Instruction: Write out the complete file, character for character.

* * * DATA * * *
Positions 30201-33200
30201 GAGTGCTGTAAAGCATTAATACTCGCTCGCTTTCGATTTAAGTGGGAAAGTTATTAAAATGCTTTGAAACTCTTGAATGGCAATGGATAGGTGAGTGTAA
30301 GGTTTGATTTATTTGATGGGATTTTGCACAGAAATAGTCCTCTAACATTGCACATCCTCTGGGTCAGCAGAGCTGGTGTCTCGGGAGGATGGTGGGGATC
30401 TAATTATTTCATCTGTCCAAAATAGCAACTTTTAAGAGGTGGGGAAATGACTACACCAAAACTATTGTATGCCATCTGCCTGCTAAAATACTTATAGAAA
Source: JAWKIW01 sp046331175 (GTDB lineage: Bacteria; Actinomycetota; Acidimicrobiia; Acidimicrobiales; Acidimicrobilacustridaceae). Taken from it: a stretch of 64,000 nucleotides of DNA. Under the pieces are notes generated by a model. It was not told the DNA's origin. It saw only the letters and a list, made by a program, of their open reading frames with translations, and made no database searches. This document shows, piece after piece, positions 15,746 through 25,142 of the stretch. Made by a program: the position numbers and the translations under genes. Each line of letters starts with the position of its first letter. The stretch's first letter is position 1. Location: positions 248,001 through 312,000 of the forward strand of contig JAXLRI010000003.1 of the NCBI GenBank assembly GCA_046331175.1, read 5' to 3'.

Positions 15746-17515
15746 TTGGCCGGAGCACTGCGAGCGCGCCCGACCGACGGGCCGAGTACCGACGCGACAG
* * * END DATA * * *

Positions 30201-33200
30201 GAGTGCTGTAAAGCATTAATACTCGCTCGCTTTCGATTTAAGTGGGAAAGTTATTAAAATGCTTTGAAACTCTTGAATGGCAATGGATAGGTGAGTGTAA
30301 GGTTTGATTTATTTGATGGGATTTTGCACAGAAATAGTCCTCTAACATTGCACATCCTCTGGGTCAGCAGAGCTGGTGTCTCGGGAGGATGGTGGGGATC
30401 TAATTATTTCATCTGTCCAAAATAGCAACTTTTAAGAGGTGGGGAAATGACTACACCAAAACTATTGTATGCCATCTGCCTGCTAAAATACTTATAGAAA
Source: JAWKIW01 sp046331175 (GTDB lineage: Bacteria; Actinomycetota; Acidimicrobiia; Acidimicrobiales; Acidimicrobilacustridaceae). Taken from it: a stretch of 64,000 nucleotides of DNA. Under the pieces are notes generated by a model. It was not told the DNA's origin. It saw only the letters and a list, made by a program, of their open reading frames with translations, and made no database searches. This document shows, piece after piece, positions 15,746 through 25,142 of the stretch. Made by a program: the position numbers and the translations under genes. Each line of letters starts with the position of its first letter. The stretch's first letter is position 1. Location: positions 248,001 through 312,000 of the forward strand of contig JAXLRI010000003.1 of the NCBI GenBank assembly GCA_046331175.1, read 5' to 3'.

Positions 15746-17515
15746 TTGGCCGGAGCACTGCGAGCGCGCCCGACCGACGGGCCGAGTACCGACGCGACAG